Hydrology and simulation of ground-water flow in the Aguadilla to Rio Camuy area, Puerto Rico

Water-Resources Investigations Report 95-4028
By:  and 



The aquifers of the Aguadilla to Rio Camuy area, in the northwestern part of Puerto Rico, are the least developed of those on the north coast, and relatively little information is available concerning the ground-water system. The present study, which was part of a comprehensive appraisal of the ground-water resources of the North Coast Province, attempts to interpret the hydrology of the area within the constraints of available data. The study area consists of an uplifted rolling plain that is 200 to 400 feet above sea level and a heavily forested, karst upland. The only major streams in the area are the Rfo Camuy and the Rio Guajataca. Most water used in the area is obtained from Lago de Guajataca, just south of the study area, and ground-water use is minimal (less than 5 million gallons per day). Sedimentary rocks of Tertiary age, mainly limestone and calcareous clays, comprise the aquifers of the Aguadilla to Rio Camuy area. The rocks generally dip from 4 to 7 degrees to the north, and the total sedimentary rock sequence may be as much as 6,000 feet thick near the Atlantic coast. Baseflows for the Rio Camuy are 58 cubic feet per second near Bayaney and 72 cubic feet per second near Hatillo. The ground-water discharge to the Rio Camuy between these stations is estimated to be 15 cubic feet per second, or 2.6 cubic feet per second per linear mile. The flow of the Rio Guajataca is regulated by the Guajataca Dam at Lago de Guajataca. Ground-water discharge to the Rio Guajataca between the dam and the coast is estimated to be about 17 cubic feet per.second, based on the average ground-water discharge per linear mile estimated for the Rio Camuy. Both water-table and artesian aquifers are present in the Aguadilla to Rio Camuy area; how-ever, most ground water occurs within the watertable aquifer, which was the primary focus of this study. The top of the confining unit, below the water-table aquifer, generally is within the unnamed upper member of the Cibao Formation; however, it is within the Los Puertos Formation in the eastern part of the study area. The water-table aquifer primarily is composed of rocks of the Aymam6n Limestone and the Los Puertos Formation. The estimated saturated thickness of the water-table aquifer ranges from zero at the southern limit of the aquifer to more than 600 feet south of Isabela. Hydraulic conductivity of the Aymam6n Limestone, based on specific-capacity test data for seven wells, ranges from about 1 to about 25 feet per day and averages 7.5 feet per day. Hydraulic conductivity of the Los Puertos Formation, based on specific-capacity test data for four wells, generally was less than 7 feet. per day. The average hydraulic-conductivity value for both the Aymam6n Limestone and the Los Puertos Formation, based on specific-capacity test data, is estimated to be about 6.0 feet per day. These hydraulic-conductivity values are much less than average values for the water-table aquifer reported for other parts of the North Coast Province. Transmissivity values, based on the average hydraulic-conductivity value for the aquifer derived from specific-capacity tests, range from zero to about 4,000 feet squared per day; however, these values were adjusted upward during model calibration. Ground water generally moves from the highlands in the south toward the sea to the north and west, and locally, to streams. A major groundwater divide extends from the southeastern corner of the study area to the northwest, and separates flow north and east into the study area from flow to the southwest toward the Rio Culebrinas. Nearly all recharge to the aquifer is from infiltration of rainfall into the karst uplands. Discharge from the aquifer primarily occurs as leakage to streams and to the sea, and to a lesser degree as flow to wells. A two-layer, three-dimensional, steady-state, numerical model was constructed to simulateground-water flow in the water-table aquifer between Aguadilla and the R/o Camuy area. A basic a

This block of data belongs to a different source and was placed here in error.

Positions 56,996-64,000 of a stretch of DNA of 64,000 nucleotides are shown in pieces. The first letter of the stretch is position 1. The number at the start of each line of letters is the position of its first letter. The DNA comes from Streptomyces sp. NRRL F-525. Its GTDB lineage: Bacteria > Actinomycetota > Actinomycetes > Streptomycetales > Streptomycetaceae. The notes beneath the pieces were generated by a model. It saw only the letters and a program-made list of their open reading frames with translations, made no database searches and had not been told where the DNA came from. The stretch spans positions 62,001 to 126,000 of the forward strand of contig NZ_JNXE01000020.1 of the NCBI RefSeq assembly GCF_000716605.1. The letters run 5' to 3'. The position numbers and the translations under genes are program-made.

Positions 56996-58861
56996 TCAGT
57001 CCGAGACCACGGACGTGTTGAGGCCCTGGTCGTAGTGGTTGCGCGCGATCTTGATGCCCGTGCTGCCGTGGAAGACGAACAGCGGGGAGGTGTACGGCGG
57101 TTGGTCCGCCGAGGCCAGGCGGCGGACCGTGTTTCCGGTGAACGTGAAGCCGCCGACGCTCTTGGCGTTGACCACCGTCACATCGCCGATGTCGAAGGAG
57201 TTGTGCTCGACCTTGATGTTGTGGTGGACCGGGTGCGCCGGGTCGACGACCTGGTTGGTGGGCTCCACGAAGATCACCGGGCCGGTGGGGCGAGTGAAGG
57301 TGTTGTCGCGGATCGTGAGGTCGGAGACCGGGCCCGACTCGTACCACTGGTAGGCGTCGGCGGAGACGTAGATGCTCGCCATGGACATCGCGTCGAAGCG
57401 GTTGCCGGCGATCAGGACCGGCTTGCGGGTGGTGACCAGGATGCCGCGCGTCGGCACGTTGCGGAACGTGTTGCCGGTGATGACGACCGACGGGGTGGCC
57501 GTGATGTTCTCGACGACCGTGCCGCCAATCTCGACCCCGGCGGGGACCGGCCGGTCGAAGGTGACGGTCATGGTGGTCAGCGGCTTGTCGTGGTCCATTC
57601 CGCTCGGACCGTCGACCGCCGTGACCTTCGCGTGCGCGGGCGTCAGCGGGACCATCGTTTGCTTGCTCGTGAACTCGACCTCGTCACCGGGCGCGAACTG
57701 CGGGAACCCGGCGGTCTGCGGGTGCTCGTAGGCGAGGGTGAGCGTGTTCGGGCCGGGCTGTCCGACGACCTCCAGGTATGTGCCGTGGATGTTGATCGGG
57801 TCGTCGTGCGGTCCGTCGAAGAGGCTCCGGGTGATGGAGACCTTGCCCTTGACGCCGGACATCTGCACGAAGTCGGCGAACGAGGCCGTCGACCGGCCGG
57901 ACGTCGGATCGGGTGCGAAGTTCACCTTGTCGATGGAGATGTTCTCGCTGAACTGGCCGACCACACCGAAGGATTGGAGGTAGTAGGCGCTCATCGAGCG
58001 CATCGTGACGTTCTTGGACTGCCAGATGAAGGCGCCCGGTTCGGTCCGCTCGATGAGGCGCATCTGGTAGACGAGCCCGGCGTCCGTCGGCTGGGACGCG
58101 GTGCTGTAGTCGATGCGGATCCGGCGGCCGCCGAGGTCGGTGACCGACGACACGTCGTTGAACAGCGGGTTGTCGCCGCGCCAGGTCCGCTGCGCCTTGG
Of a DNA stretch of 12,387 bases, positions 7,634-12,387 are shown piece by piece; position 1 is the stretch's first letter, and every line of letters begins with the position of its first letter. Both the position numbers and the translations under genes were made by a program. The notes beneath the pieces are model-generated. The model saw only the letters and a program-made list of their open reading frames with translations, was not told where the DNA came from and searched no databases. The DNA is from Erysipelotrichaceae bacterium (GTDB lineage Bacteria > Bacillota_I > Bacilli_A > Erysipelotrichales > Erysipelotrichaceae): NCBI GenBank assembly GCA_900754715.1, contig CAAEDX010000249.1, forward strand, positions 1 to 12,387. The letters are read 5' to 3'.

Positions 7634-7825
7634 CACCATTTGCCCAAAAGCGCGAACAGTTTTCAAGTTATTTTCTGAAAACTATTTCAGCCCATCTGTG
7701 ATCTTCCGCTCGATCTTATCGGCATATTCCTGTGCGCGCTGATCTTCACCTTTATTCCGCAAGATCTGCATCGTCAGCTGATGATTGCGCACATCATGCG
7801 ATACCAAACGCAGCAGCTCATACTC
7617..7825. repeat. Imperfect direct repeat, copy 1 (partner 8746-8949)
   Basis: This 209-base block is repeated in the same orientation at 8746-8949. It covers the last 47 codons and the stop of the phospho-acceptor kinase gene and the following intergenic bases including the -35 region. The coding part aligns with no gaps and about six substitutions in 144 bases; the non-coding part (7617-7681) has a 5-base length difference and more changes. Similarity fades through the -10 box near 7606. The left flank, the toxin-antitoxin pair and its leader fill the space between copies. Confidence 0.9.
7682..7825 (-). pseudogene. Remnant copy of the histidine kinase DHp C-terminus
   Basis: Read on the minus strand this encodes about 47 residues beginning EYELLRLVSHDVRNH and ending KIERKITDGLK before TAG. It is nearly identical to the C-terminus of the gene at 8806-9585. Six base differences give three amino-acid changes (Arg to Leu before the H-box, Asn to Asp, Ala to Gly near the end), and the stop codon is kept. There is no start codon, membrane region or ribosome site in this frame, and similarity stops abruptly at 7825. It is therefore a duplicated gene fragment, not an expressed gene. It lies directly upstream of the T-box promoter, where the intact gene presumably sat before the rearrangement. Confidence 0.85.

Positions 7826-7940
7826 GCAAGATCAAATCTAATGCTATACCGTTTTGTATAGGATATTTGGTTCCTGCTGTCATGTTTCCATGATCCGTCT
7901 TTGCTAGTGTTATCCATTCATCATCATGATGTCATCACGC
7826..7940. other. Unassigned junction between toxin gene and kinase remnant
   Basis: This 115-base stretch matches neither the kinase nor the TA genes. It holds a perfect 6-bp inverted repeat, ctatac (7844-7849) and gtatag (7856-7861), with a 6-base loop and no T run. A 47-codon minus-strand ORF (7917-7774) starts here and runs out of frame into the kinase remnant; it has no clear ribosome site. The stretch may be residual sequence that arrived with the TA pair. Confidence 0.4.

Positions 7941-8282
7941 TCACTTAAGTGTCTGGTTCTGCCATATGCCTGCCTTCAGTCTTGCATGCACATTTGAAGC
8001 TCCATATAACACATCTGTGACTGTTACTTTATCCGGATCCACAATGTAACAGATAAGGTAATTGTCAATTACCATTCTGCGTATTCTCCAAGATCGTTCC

Publication type Report
Publication Subtype USGS Numbered Series
Title Hydrology and simulation of ground-water flow in the Aguadilla to Rio Camuy area, Puerto Rico
Series title Water-Resources Investigations Report
Series number 95-4028
DOI 10.3133/wri954028
Edition -
Year Published 1995
Language ENGLISH
Publisher U.S. Geological Survey ; Earth Science Information Center, Open-File Reports Section [distributor],
Description iv, 39 p. :ill. (1 col.), maps ;28 cm.
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